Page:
[Barcelona, Spain, February 21, 2016] At the Mobile World Congress (MWC) 2016 in Barcelona, Spain, Huawei released its small cell white paper titled “Five Trends to Small Cell 2020”, explaining Huawei's stance on the development of the small cell industry. Huawei small cell is committed to helping operators build an open and converged small cell network that supports future-oriented sustained evolution.
The number of global mobile broadband (MBB) users is expected to reach 6.7 billion by 2020. The cellular Internet of Things is predicted to register 1 billion connections worldwide. With the growing popularity of VoLTE, 4K video, virtual reality, and smart wearable and implantable devices, daily single-user mobile traffic is likely to exceed 5 GB. This level of traffic will cause the network to fall short of the increasing expectations of service experience.
At the same time, accelerating urbanization will surely create even more hotspots in urban areas, making data traffic more unevenly distributed. Ryan Ding, Executive Director of Huawei and President of Products & Solutions, pointed out: “‘Gbps’ provides users with instantaneously delivered services; ‘Experience 4.0’ makes HD audios and videos accessible from anywhere; and ‘Connection+’ will open up a new world of ubiquitous connectivity.”
As pointed out by Peter Zhou, President of Huawei's Small Cell Product Line, at the MWC2016, “Small cells play an increasingly important role in mobile broadband networks. This technology can build digital highways in hotspot areas to eliminate coverage holes and improve user experience, which is key to realizing people-to-people, people-to-thing, and thing-to-thing connections. "
To meet the needs of mobile broadband development, small cells will facilitate the following five trends:
80% of mobile traffic is generated indoors, especially in public locations. The tidal effect is becoming more prominent than ever. Distributed antenna systems (DAS) are unable to provide sufficient network capacity and meet MBB development demands. As remarked by Peter Zhou, transforming indoor networks through indoor digitalization into indoor MBB networks that allows for ultra large capacity, software-defined solutions, and long-term evolution is inevitable for MBB development. Indoor digital networks, like running water and electricity, will be regarded as an indispensable prerequisite during the planning and selection of buildings.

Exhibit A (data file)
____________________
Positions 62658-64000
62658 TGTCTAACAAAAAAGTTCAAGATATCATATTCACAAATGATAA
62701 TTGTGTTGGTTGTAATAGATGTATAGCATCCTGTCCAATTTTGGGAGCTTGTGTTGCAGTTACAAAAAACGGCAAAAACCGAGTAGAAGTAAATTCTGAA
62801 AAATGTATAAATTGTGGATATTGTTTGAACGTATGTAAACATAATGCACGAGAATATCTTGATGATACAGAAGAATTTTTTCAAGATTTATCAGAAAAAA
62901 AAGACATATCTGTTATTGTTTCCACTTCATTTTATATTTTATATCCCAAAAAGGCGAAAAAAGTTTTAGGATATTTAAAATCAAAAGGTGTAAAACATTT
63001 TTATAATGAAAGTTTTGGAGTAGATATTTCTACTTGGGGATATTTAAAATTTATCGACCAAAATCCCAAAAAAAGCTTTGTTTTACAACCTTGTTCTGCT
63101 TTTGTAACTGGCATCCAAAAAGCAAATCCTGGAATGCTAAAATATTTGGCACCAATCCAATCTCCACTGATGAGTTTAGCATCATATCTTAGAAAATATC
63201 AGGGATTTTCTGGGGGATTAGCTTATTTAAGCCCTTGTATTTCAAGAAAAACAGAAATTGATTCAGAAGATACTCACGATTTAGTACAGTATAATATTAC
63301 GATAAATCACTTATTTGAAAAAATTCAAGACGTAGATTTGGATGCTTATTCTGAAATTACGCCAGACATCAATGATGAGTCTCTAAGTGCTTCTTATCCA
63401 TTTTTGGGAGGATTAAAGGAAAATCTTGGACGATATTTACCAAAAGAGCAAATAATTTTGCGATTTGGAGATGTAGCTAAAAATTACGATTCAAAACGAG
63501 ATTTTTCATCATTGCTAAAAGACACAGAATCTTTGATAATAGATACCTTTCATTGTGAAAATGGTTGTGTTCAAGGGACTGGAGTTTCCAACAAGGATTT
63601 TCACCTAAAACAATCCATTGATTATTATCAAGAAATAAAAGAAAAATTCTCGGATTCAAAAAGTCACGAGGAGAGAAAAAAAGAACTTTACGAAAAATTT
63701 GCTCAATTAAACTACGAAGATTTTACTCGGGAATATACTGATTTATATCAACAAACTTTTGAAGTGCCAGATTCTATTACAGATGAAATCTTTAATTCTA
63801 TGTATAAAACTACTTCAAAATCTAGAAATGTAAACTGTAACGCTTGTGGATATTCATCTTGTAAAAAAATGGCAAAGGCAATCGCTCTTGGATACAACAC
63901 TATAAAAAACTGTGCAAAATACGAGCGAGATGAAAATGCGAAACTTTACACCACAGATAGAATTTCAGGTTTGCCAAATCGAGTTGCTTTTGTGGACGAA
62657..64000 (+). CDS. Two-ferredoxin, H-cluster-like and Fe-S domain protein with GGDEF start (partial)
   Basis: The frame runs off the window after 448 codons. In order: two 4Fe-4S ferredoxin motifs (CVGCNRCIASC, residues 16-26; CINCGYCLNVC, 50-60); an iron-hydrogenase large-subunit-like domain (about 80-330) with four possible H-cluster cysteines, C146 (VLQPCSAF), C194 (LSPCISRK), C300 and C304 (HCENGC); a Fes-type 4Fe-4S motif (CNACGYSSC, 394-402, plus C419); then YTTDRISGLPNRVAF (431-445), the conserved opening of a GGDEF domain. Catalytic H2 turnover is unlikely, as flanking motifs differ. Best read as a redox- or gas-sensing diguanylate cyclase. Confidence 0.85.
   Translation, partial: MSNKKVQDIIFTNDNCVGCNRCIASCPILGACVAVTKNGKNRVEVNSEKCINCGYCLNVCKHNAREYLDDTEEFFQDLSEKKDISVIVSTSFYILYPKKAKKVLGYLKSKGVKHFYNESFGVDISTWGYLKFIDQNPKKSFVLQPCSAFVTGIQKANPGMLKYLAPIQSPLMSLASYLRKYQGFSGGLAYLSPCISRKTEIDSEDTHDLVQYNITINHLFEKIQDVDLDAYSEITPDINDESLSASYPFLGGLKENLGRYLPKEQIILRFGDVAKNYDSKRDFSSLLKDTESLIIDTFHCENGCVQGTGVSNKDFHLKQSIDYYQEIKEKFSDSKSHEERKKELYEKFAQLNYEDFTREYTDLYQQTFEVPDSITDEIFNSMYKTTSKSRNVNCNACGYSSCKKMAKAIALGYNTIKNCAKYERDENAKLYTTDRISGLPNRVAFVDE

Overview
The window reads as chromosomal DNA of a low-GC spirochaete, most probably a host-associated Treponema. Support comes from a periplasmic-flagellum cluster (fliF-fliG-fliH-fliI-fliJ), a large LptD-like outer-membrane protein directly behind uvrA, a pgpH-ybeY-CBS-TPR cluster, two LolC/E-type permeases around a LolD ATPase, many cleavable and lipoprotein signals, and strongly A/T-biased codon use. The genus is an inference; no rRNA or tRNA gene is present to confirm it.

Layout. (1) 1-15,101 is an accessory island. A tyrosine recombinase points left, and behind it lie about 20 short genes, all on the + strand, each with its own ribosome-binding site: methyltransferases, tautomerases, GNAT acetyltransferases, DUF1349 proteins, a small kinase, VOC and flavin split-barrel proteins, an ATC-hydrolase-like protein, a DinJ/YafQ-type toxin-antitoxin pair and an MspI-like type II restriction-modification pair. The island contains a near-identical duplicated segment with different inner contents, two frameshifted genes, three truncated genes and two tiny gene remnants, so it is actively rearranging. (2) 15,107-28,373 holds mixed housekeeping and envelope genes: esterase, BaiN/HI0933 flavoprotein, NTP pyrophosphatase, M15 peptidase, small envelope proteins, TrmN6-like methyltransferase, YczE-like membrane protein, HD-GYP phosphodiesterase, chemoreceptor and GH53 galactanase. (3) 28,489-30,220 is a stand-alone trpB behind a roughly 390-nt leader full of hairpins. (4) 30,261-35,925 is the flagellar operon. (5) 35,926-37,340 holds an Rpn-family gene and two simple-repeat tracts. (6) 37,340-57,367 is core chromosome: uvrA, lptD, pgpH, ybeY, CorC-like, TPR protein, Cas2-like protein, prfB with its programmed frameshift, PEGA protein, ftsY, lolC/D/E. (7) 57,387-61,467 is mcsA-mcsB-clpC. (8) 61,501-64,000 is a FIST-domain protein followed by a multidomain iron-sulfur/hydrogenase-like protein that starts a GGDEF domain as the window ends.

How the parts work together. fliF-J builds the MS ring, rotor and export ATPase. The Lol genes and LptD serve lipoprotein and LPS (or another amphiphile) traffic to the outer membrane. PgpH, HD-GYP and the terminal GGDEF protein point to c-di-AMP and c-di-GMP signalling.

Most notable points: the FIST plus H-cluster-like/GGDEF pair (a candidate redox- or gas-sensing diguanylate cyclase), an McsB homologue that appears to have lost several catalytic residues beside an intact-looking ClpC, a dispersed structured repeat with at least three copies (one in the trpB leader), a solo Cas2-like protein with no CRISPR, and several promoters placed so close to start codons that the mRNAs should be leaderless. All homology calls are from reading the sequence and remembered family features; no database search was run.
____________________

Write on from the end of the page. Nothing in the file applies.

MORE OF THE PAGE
Outdoor hotspots, particularly those in downtown areas, are experiencing difficulty in acquiring macro sites. It is widely accepted that outdoor small cells will play a more important role in addressing this issue. In the future, outdoor small cells must blend into its surroundings nicely and support easy deployment, multimode multiband applications on single devices, and wireless backhaul while providing huge bandwidth. As pointed out by Peter Zhou, support for easy deployment and coordination with macro networks is essential to supplementing the coverage and capacity of macro networks and improving spectral efficiency and user experience.
Unlicensed spectrum solutions improve user experience at the cost of extensive use of large bandwidth, which hinders long-term MBB development. Combining licensed and unlicensed spectrum using technology like licensed-assisted access (LAA) to maximize spectral efficiency is inevitable. This spectral combination can also help realize co-existence with existing Wi-Fi networks to improve user experience. Due to the power constraints of unlicensed spectrum, the combination of licensed and unlicensed spectrum is mainly applied to indoor small cells. Huawei's one-box solution allows a single device to simultaneously use unlicensed and licensed spectrum and supports SDR-based network evolution to reduce the TCO of cellular networks.
Massive small cell deployment requires brand-new network architecture. Peter Zhou has emphasized that the new architecture must allow small cell networks to realize network convergence, coordinated management, and streamlined O&M. At the same time, such architecture must help ease small cell deployment with reduced costs, facilitate fast and scaled deployments, and improve the performance of heterogeneous networks. This requires the deployment of devices such as the Service Anchor to enable the massive deployment easy and efficient convergence with macro networks to reduce the number of network nodes.
Small cell networks are usually deployed in public urban buildings, making it more important for small cells to blend into their surroundings. Site acquisitions for small cells are therefore more involved with the building proprietors. Allowing proprietors to benefit more from small cell deployment is essential to creating new business models, encouraging their help to improve network quality, and reducing the network deployment TCO for operators. Huawei's Service Anchor is a small cell capability openness platform that bridges small cell networks and value-added services to end subscribers. This platform allows operators, proprietors, and service developers and integrators to mutually benefit and help build a favorable ecosystem for small cell development.
By releasing “Five Trends to Small Cell 2020”, Huawei hopes to share its understanding of small cell development with its partners to work together and contribute to building a fully-connected world.
Click Five Trends to Small Cell 2020 to download the small cell white paper.
MWC 2016 will be held in Barcelona, Spain from February 22 to 25. Huawei will showcase its latest products and solutions at Fira Gran Via Hall 1 and Hall 3. For more details, please visit: http://www.huawei.com/en/mwc2016